How bright his future seemed as a young man. In 1964, when Constantine of Greece was 23, he succeeded his father as king and married a beautiful young Danish princess. Yet three years later, King Constantine II committed the blunder that was to cost him his throne.
In 1967, when the Greek colonels overthrew democracy, he agreed to swear them into office. As he put it later: “My whole aim was to avoid civil war. I tried to gain time by swearing in these people, so I could later overthrow them and restore the democratic process.” The problem with this plan was that having surrendered his one opportunity to exert peaceful, moral pressure against the colonels, he proved quite unable to defeat them by military means. King Constantine’s counter-coup was a flop and he was driven into exile. Very soon he found himself living in Hampstead Garden Suburb, in north-west London. His life had become an enforced holiday, a sort of privileged emptiness, where he was still addressed as king, despite having been chased out of his own country, which would not now allow him to return.
King Constantine had five children and set up a Greek school in London, which has since closed, for them to attend. He pursued his hobby of sailing: at the Rome Olympics, in 1960, Constantine became the first Greek since 1912 to win an Olympic gold, at sailing (Dragon class). He moved in grand and plutocratic circles. As an astute observer said: “Constantine’s real role is to be an elegant, convenient and discreet go-between for moguls who want to meet monarchs.”
Other monarchs have always treated him with respect, for he is tantalisingly well-connected. His wife’s sister is Queen of Denmark, he is a good friend of Prince Charles (their grandfathers were brothers) and his sister is married to the recently-abdicated King Juan -Carlos of Spain.
London is rich in ex-monarchs, leading shadowy and in many cases rather melancholy lives. They find themselves living in limbo: almost nothing is recorded about their lives because almost nothing happens to them. They are reduced to waiting for something to happen.
They have lunch at the Goring hotel near Buckingham Palace, a favourite of the late Queen Mother. King Zog of Albania stayed at the Ritz hotel after being forced into exile by Mussolini in 1939. Crown Prince Alexander of Yugoslavia was born in 1945 at Claridge’s, which was declared for the day to be Yugoslav territory. His godmother is Queen Elizabeth II. He now lives in the Royal Palace in the Dedinje district of Belgrade, and is in favour of recreating a constitutional monarchy in Serbia. When in London, Queen Beatrix of the Netherlands, who abdicated last year in favour of her son Prince Willem-Alexander, prefers to entertain in the private room at Le Colombier, a French restaurant in Chelsea.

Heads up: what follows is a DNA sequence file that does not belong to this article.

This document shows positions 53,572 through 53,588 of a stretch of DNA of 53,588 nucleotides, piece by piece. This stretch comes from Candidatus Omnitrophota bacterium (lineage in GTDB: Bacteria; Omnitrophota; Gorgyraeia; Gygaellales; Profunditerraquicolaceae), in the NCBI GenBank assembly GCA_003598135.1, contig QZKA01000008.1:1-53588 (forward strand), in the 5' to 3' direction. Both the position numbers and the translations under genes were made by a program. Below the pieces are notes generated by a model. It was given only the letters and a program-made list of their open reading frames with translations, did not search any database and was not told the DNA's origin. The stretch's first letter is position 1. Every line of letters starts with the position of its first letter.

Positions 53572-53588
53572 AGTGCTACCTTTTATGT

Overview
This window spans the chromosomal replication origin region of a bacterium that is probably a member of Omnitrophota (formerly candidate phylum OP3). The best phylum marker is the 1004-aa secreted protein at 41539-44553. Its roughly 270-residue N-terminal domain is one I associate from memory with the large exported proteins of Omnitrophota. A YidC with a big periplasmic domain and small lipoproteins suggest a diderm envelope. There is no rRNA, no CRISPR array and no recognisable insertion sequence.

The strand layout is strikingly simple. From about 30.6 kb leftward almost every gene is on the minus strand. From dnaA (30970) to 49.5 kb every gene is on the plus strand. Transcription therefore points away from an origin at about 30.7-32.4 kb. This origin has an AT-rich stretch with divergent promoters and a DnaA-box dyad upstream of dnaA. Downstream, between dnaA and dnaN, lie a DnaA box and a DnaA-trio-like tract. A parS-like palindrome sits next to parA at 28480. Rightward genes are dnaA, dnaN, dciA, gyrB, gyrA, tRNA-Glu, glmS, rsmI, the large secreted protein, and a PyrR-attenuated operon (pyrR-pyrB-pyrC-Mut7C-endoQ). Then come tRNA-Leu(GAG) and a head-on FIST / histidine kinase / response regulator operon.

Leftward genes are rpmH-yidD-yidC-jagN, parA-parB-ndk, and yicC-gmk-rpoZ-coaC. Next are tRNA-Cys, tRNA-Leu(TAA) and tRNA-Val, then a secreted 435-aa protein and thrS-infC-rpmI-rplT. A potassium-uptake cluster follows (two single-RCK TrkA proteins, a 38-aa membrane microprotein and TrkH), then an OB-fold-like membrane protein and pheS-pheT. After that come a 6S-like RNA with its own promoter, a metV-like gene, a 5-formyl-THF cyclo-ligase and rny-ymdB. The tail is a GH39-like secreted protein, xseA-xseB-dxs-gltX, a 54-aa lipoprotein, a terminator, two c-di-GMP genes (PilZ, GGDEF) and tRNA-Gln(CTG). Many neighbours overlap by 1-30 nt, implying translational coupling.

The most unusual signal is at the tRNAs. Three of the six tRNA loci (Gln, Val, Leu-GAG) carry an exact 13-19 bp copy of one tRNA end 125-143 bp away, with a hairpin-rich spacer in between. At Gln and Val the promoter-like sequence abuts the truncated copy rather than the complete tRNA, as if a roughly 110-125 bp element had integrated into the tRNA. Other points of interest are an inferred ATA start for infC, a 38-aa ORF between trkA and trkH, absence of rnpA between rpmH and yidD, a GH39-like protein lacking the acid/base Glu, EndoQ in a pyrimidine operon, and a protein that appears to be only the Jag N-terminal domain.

During the summer season, it is hard to go anywhere at all fashionable in London without meeting dispossessed royals. They still have smart clothes, and like to attend the Chelsea Flower Show, the Queen’s Birthday Parade, Ascot races and Wimbledon, where they sit discreetly at the back of the Royal Box. They may also be found sipping an iced coffee among the worthy guests at the queen’s garden parties.
Queen Elizabeth II is a woman of strong family feeling. Here, as on all occasions, her sense of duty impels her to do the right thing. Each year, just before leaving London to spend Christmas at Sandringham, she holds a lunch at Buckingham Palace to which she invites every conceivable relation, including many from German royal houses. She is also good at keeping in touch by telephone, and at holding smaller lunch parties when the various members of her extended family are in London. But what almost all ex-kings want above all is to return to the land where once they reigned. One might imagine that in an age of democracy, this was an impossible dream.
Constantine’s brother-in-law, King Juan Carlos of Spain, was born to a life of exile. His grandfather, King Alfonso XIII, had been driven out of Spain in 1931, and in 1939, the year after Juan Carlos’s birth, General Franco established himself as head of state in Spain. With a military dictator in charge, there seemed no place for a hereditary monarch. But Franco needed a successor, and his choice fell on Juan Carlos who, in 1975, as soon as the dictator was dead, was crowned King of Spain.
Juan Carlos emerged as a champion, not of dictatorship, but of democracy. When an attempt was made to overthrow the new parliamentary system, he went on television and declared: “The Crown, symbol of the nation’s permanence and unity, can tolerate no action or behaviour on the part of those who would forcibly put an end to the democratic process.” The coup failed and the king’s role as the guarantor of democracy was assured.
Recent history is surprisingly rich in monarchs who have managed, after decades in exile, to return home and play at least some role in national life. Mohammed Zahir Shah reigned for 40 years as King of Afghanistan before being overthrown in the pro-Russian coup of 1973. He lived for the next 29 years in exile in Italy, in a modest villa north of Rome, playing golf and chess, and tending his garden. In 2002 he was able to return to Afghanistan, where he was given the title “Father of the Nation”, which lapsed with his death in 2007.
Michael I, King of Romania from 1927 (when he was six) to 1930, and again from 1940-47, was forced at gunpoint to abdicate. In exile, he earned his living as a commercial pilot, but in 1990 he was able to return to Romania, and he now divides his time between Romania and -Switzerland.
Tsar Simeon II of Bulgaria, who was born in 1937 and reigned from 1943-46 before being driven into exile, not only returned home in 1996, but managed to get himself elected prime minister in 2001, in which capacity he served until 2005.
As for King Constantine, last year he was at last able to return to live in Greece.